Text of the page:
Dana Gas is in discussions to secure a $250 million loan from the Development Finance Corporation to expand its gas production activities in the Kurdistan Region of Iraq, its chief executive said on Thursday.
The DFC is the US federal government's financing arm that provides support to private development in lower and middle income countries.
The Sharjah-based gas company has been going through "various steps that need to be done" when it comes to securing the financing, which has "bipartisan support", Patrick Allman-Ward said on a conference call on Thursday.
"They want, of course, to increase the amount of gas production in Iraq, and thereby reduce reliance of Iraq on Iranian gas imports so there's a lot of support for it," he said.
Dana Gas will use the proceeds to develop its Khor Mor field, where it is targeting higher production of gas and condensate, a lucrative liquid associated with production of the fuel.
The company plans to raise total production from Khor Mor and Chemchemal fields to 880 million cubic feet per day, with 36,000 barrels per day of condensate this year. The production increase would require two gas processing trains with a capacity of 250 million cf/d each.
Baghdad has been urged by Washington to curb its reliance on Iranian gas imports, which it procures to plug a domestic shortage of fuel for electricity.
Iraq's challenges with the development of domestic resources and gas flaring has necessitated the need to secure waivers from the US government in order to carry on trading with sanctions-hit Tehran.
On Thursday, Dana Gas reported a net loss of $376 million in 2020 compared with a net profit of $157m in the previous year, due to lower oil prices and the economic impact of the Covid-19 pandemic.
Revenue fell 24 per cent to $349m in 2020 from the year-earlier period due to lower realised prices and less production in Egypt, the company said in a statement to the Abu Dhabi Securities Exchange, where its shares trade.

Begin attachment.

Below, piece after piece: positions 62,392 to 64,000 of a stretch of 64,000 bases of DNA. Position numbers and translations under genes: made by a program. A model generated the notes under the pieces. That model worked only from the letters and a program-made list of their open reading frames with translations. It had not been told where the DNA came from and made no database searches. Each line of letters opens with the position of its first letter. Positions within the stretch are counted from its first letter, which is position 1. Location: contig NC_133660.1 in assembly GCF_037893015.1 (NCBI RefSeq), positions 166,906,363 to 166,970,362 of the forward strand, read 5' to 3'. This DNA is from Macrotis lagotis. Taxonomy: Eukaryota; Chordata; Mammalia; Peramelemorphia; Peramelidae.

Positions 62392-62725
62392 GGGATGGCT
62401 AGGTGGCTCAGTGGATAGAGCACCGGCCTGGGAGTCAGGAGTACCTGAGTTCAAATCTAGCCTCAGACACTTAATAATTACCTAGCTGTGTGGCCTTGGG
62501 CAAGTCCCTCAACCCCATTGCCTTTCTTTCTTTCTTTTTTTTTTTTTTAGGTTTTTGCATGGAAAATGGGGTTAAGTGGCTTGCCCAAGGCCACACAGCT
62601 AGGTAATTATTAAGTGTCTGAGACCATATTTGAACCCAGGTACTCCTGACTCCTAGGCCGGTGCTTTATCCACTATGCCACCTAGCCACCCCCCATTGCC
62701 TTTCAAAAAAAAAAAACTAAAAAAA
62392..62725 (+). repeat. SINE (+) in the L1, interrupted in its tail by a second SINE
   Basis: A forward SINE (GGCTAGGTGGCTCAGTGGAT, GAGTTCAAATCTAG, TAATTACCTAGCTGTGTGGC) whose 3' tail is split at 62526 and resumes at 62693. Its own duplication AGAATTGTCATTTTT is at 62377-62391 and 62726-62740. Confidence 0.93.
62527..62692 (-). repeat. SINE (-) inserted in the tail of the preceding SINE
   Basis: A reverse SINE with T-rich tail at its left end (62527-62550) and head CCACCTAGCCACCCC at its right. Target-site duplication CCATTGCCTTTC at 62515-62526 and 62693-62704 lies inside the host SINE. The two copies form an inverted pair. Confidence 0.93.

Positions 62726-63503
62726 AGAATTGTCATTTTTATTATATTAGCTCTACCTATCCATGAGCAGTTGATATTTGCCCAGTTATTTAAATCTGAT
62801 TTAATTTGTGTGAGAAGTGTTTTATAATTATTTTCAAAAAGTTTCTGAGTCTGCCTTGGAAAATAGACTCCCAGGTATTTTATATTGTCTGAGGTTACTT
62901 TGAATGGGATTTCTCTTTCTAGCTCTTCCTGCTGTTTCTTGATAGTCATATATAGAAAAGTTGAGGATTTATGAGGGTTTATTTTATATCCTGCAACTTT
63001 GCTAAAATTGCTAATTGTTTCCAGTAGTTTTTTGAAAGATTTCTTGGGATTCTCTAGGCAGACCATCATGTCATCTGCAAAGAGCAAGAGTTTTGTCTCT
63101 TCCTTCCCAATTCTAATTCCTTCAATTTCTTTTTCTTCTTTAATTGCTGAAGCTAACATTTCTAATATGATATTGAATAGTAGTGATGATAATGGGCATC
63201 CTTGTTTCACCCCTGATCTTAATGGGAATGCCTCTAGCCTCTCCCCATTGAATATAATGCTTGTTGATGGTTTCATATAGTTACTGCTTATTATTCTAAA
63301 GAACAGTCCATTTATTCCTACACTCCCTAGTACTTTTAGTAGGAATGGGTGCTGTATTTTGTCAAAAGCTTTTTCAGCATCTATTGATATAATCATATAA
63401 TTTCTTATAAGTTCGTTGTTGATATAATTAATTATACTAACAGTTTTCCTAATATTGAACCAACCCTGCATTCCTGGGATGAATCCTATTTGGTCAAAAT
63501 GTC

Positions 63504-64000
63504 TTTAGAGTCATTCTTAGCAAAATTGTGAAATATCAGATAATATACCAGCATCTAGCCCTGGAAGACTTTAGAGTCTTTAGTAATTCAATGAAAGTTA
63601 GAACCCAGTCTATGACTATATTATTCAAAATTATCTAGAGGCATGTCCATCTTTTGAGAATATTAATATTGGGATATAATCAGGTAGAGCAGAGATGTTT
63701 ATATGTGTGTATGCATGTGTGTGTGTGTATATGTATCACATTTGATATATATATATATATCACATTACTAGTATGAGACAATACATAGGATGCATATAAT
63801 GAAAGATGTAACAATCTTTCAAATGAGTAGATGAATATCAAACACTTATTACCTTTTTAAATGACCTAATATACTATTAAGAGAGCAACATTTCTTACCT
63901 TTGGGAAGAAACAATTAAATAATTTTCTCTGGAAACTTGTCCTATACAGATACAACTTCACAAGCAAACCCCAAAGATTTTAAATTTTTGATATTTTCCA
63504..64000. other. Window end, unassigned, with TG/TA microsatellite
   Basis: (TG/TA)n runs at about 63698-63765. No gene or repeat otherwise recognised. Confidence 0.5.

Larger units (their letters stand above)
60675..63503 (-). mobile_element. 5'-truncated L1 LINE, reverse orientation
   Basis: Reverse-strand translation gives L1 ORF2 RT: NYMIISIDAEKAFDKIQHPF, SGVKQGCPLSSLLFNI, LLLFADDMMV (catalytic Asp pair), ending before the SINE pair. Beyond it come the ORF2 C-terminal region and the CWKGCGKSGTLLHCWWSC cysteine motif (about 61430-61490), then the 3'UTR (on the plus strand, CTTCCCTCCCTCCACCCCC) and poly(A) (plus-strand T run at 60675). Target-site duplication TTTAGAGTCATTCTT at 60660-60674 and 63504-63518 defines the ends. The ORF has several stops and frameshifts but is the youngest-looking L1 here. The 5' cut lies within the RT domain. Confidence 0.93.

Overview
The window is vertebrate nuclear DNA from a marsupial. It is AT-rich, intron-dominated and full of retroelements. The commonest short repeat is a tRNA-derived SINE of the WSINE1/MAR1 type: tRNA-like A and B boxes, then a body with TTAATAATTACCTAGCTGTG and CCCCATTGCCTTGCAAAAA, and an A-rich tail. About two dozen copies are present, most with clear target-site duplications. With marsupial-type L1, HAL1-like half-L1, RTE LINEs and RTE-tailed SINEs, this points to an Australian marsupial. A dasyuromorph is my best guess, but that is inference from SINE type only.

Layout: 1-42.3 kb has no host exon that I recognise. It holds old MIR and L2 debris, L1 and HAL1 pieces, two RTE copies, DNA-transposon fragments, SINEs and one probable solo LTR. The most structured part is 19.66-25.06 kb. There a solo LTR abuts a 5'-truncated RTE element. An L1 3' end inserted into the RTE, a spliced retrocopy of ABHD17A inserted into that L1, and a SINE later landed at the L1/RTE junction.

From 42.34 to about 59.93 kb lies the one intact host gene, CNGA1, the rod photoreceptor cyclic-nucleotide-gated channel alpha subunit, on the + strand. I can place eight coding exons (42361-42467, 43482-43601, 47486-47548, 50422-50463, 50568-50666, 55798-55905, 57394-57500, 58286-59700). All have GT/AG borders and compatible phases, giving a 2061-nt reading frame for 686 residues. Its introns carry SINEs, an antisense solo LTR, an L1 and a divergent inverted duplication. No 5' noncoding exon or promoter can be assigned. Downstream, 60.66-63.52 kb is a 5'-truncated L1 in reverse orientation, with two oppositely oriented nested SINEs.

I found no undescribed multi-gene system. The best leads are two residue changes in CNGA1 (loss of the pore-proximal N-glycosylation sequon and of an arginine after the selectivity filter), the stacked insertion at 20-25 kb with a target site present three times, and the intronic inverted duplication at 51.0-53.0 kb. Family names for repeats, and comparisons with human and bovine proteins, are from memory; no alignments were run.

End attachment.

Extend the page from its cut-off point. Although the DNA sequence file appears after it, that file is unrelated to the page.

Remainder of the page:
"Despite the challenges imposed by the global pandemic, we exited the year in a robust financial position with a strong balance sheet, having agreed upon the sale of our Egypt onshore assets, redeeming our outstanding sukuk and entering into a new credit facility at a lower interest rate," Mr Allman-Ward said.
The company plans to advance the development of its assets in Iraq's Kurdistan Region, which account for 90 per cent of Dana Gas' estimated reserves of 1 billion barrels of oil equivalent (boepd).
Overall production declined 5 per cent last year, dropping to 63,200 boepd. However, production increases in the KRI, which rose by 2 per cent helped offset drops in Egypt due to the natural decline of fields.
Mr Allman-Ward said that he was neither "overly pessimistic, nor overly optimistic" about oil prices this year.
International benchmark Brent and its US counterpart have surged nearly 12 per cent over the last month, with the former forecast to reach $70 per barrel from its $60 levels by mid-year.
"Oil prices will remain at the current level for the remainder of the year" he said, while cautioning that a huge amount of spare capacity from producers such as Saudi Arabia could be ramped up in the future.
Dana Gas does not expect to make any revisions to its capital expenditure this year.